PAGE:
A Tennessee bill that would require convicted drunk drivers to pay child support to minors is headed to the governor’s desk.
Drivers convicted of vehicular homicide, intoxication or aggravated vehicular homicide would be ordered by a court to pay “child maintenance,” or child support, if the victim was a parent, according to the bill.
The payments would continue until the child reaches the age of 18 and or has graduated from high school, according to the bill.
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A spokesperson for Gov. Bill Lee told ABC News he will review the legislation when it reaches his desk. The bill passed unanimously in the State House and Senate.
“As I promised, I will do what it takes to protect the future of our most valuable resources, our children. I am proud of our leadership, in both the House and the Senate, to get this bill pushed forward to the point that it is heading to our Governor Bill Lee for his signature,” representative Mike Hall, who sponsored the bill, said in a post on Facebook.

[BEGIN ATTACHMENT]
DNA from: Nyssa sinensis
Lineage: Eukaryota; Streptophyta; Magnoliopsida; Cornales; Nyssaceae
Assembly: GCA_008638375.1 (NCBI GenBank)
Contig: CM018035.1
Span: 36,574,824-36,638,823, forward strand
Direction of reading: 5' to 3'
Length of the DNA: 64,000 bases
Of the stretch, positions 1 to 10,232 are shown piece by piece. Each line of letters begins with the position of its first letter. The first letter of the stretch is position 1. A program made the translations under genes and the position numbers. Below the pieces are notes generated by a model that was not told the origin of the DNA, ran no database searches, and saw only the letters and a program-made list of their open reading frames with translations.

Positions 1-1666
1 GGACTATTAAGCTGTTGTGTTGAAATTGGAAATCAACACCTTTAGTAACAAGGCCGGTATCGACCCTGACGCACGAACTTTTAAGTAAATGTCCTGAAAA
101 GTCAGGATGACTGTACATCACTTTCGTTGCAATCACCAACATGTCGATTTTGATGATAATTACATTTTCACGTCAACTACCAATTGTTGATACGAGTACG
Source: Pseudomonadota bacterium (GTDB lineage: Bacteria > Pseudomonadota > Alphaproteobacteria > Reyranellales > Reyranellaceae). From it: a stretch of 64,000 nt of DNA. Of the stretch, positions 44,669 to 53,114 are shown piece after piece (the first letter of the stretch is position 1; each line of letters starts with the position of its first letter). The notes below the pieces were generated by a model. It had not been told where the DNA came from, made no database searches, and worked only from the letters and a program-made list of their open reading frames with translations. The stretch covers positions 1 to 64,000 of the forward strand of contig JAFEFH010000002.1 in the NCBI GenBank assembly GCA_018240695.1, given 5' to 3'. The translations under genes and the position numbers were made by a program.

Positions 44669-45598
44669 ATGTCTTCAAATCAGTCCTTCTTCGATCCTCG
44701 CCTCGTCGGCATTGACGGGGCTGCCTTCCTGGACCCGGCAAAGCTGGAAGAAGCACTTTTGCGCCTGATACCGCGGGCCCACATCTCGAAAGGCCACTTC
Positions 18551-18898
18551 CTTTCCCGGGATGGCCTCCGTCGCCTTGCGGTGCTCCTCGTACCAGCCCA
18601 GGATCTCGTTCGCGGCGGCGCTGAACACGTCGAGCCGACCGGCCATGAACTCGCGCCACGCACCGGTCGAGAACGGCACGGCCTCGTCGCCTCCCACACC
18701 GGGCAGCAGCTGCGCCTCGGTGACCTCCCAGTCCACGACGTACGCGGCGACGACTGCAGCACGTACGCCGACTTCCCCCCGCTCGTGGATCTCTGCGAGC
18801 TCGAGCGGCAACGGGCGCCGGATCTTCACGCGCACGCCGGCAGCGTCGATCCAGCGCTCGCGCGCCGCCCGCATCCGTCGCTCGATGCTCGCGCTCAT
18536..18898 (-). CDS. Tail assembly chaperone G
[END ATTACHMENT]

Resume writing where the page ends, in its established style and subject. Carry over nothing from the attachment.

He added, “Tennesseans care for each other and we will will do everything in our power to hold people accountable who chose to do harm.”
The bill leaves it to the court to determine the appropriate amount of money convicted drunk drivers would have to pay while taking into account the financial needs and resources of the child, the resources and needs of the child’s surviving parent or guardian and the standard of living to which the child is accustomed.
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Drivers who are in incarcerated and unable to make payments have up to one year after their release to begin payment.
The bill also states that if the child’s surviving parent or guardian sues the defendant and obtains a judgment before the sentencing court, no child support payments will be ordered.
If a decision in a civil lawsuit comes after the sentencing court assigns child support, then the amount of judgment awarded in the civil action will be deducted from the child maintenance order.